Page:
Keir Starmer faced a calamitous day at his party conference on Monday as delegates pushed through a defiant motion on Palestine and a shadow cabinet member resigned with a furious statement denouncing Starmer’s leadership.
Labour conference backed a motion urging the party to back sanctions against Israel for its illegal actions under international law, to stop the UK’s arms trade with Israel, and end trade with illegal settlements on occupied Palestinian territory.
The vote is an embarrassment for Starmer who has downplayed the issue of Palestine since replacing Jeremy Corbyn, a longtime supporter of Palestinian calls for an end to Israeli abuses and military occupation.
The Palestine motion points to recent human rights reports showing “unequivocally” that Israel has committed the UN-recognised crime of apartheid as evidenced by Israeli rights organisation B’tselem and Human Rights Watch.
The motion supports Palestinian civil society calls for “effective measures” against the building of settlements, demands the end to the occupation of the West Bank and the blockade of Gaza, and supports the right of Palestinians to return to their homes.
The motion, brought by Labour’s youth section, was passed easily following a short debate that was cut short by the conference organisers and not broadcast live to delegates.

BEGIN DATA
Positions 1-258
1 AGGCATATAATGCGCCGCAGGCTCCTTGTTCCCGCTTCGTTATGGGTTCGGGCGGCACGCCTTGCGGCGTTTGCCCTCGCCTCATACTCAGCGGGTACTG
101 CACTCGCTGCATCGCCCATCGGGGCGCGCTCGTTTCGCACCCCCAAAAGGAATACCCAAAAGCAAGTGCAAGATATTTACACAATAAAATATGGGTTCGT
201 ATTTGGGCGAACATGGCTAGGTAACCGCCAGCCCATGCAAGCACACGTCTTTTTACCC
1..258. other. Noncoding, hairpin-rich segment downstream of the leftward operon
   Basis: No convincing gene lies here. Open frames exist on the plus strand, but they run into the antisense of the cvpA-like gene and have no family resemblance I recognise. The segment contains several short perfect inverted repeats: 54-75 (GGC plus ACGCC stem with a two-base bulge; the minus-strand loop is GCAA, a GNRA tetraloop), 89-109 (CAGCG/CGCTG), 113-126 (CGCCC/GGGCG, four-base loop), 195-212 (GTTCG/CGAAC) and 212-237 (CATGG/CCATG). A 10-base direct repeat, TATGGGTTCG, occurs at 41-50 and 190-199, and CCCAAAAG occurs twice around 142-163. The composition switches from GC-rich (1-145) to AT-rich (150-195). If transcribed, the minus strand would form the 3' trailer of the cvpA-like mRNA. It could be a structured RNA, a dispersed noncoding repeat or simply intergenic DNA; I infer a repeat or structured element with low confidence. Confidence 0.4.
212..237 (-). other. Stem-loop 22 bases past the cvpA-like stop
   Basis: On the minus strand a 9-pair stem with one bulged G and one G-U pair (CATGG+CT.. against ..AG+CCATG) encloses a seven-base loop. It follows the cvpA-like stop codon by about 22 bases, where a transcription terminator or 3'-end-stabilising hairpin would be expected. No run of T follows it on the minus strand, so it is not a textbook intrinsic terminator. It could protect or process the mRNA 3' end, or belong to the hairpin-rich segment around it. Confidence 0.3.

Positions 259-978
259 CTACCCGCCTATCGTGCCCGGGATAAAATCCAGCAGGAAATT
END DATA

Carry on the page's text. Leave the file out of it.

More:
The vote is not binding on the Labour leadership, but indicates that the party membership still favours supporting Palestinian rights and an end to UK complicity in Israel’s occupation of Palestinian territory.
Israel’s military action against Gaza in May, which left hundreds dead, sparked huge protests in the UK, with up to 200,000 people taking to the streets in the largest demonstration in support of Palestine seen in Britain.
Labour leader Keir Starmer has made clear since his election as leader last year that he distances himself from his predecessor Jeremy Corbyn’s longstanding support for the Palestinian cause, stating that he “supports Zionism without qualification”.
Palestinian Labour members have complained that the leadership has not supported them and made the party a hostile environment for supporters of Palestinian human rights.
A group of leading Palestinians has written to Starmer several times but has not received a response from the Labour leader.
Atallah Said, former chairman of the British Arab Association and founder of Arab Labour, told The Independent in May: “Ignoring multiple letters from leading members of the British Palestinian community means that this community is unwelcome in the party.
“The leader is practically treating the whole community as outcasts and is refusing to meet or even respond. We cannot separate this from the alarming shift in Labour’s approach to issues of race, or the shift in Labour’s position on Palestine.
“The message is loud and clear: I don’t care about you or your issues.”